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The Gibbs sampler has its origin in digital image processing and was introduced by Geman and Geman in 1984 for the Gibbs distribution. It was only in 1990 that Gelfand and Smith discovered that the Gibbs sampler works for other distributions as well.

The general idea of the Gibbs sampler is to approximate the modes and marginal distributions of an unknown distribution p(ω), where ω = (ω1,…,ωn), by successively taking samples from the known conditional distributions pi = p(ωij, j≠i).

The actual algorithm works as follows:

  1. Set j = 0 and set initial values ω(0) = (ω1(0),…,ωn(0)).
  2. For 1 ≤ i ≤ n obtain samples ωi(j) ∼ p(ω11(j),…,ωi−1(j)i+1(j−1),…,ωn(j−1)) from the conditional distributions and, therefore, a new value ω(j).
  3. Increase j by 1 and continue with step 2.

Since the new values depend only on the immediately preceding ones, we clearly have a Markov process.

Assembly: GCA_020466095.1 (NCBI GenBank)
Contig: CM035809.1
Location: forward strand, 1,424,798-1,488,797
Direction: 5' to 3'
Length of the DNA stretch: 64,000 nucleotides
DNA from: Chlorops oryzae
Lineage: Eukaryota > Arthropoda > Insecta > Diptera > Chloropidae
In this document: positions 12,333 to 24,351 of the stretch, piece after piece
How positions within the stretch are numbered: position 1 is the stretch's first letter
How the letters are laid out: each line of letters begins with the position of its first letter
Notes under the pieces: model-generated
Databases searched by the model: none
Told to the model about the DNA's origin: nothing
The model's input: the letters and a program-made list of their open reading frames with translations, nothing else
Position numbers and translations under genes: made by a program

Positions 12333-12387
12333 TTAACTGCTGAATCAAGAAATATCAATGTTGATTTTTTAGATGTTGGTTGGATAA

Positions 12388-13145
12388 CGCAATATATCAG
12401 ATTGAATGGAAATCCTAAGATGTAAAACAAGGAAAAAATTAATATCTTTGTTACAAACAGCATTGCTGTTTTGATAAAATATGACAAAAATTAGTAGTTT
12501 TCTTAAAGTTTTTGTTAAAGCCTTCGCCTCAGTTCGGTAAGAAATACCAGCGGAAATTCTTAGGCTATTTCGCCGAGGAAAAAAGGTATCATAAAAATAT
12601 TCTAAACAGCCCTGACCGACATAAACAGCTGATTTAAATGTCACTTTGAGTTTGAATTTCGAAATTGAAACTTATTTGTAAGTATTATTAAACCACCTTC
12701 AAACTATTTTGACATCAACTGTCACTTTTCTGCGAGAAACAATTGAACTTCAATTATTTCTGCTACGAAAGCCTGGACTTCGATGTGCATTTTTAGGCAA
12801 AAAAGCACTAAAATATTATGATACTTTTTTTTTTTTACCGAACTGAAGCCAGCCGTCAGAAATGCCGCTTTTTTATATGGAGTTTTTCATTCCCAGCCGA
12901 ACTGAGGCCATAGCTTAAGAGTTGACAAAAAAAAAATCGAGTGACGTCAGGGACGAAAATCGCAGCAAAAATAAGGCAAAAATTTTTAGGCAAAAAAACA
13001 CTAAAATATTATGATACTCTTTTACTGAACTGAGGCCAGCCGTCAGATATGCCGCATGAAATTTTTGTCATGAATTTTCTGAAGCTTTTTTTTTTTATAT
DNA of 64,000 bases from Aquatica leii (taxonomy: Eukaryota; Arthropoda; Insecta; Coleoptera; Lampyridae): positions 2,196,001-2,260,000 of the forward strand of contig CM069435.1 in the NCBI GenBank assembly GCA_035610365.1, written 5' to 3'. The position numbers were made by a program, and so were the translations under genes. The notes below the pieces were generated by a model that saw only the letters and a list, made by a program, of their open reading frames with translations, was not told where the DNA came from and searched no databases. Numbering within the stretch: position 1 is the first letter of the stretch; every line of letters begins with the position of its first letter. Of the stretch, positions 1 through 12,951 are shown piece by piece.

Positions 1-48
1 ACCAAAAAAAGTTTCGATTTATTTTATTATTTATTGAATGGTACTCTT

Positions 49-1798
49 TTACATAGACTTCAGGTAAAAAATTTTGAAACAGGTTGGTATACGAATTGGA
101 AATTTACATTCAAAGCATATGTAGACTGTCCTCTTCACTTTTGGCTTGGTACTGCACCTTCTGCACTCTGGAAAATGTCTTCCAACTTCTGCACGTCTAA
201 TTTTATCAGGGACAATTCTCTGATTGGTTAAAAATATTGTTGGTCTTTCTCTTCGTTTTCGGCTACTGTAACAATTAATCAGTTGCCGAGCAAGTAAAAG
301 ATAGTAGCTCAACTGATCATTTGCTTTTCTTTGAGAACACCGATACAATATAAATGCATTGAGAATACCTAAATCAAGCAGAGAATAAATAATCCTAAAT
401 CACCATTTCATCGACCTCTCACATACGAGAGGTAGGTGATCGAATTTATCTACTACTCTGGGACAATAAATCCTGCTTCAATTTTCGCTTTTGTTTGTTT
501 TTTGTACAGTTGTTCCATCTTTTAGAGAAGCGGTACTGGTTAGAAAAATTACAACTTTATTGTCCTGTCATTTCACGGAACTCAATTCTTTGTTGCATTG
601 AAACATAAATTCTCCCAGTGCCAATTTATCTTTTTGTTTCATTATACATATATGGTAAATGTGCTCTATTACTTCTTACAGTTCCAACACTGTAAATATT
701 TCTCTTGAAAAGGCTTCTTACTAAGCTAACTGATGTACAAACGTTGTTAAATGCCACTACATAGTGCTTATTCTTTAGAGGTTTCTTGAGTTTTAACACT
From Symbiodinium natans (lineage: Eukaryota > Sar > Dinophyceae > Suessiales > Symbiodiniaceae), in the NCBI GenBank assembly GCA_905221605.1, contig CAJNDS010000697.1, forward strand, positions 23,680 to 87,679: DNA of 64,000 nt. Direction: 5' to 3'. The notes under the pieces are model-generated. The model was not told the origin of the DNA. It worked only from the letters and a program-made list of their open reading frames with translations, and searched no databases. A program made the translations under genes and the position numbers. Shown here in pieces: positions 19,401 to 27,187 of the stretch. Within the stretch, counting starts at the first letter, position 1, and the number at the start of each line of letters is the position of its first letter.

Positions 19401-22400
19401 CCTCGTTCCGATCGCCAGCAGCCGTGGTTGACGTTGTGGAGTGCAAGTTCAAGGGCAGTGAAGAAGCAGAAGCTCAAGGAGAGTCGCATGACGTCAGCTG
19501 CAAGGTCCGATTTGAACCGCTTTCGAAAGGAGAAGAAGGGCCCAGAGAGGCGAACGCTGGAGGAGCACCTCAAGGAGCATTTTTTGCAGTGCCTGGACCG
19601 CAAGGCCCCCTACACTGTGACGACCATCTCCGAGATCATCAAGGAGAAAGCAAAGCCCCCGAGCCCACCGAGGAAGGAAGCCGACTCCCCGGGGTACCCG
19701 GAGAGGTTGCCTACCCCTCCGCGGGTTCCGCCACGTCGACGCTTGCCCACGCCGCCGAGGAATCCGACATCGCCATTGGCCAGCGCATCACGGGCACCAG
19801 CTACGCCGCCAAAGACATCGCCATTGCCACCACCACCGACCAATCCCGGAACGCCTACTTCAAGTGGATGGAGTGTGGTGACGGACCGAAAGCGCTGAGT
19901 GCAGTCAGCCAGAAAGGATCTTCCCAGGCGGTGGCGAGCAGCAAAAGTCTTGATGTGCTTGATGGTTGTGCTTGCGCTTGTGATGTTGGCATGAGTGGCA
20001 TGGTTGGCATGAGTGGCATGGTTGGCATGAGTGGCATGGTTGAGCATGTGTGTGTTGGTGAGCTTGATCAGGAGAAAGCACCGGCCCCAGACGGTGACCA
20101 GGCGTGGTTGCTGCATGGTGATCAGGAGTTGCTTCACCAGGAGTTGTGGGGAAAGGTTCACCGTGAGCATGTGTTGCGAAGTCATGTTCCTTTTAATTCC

The Gibbs sampler was first used in digital image processing, an application we look at in sections 2 and 5.

In section 3 we will look at Markov random fields and Gibbs distributions and see how they are related to each other. The most important result in this section is that they are in fact equivalent.

We will see in section 4 that the Gibbs sampler converges to the unknown joint distribution p(ω), and we will introduce the process of annealing, that is, gradually reducing the temperature of the system to speed up convergence.

In section 6 we will generalise the results from section 4 and show that the Gibbs sampler works for other distributions as well. We will introduce two other related algorithms, the data-augmentation algorithm, which approximates the joint distribution given the conditional distributions, and the substitution sampling algorithm, which is very close related to the Gibbs sampler.

Literature

MMath Project, University of York, 2001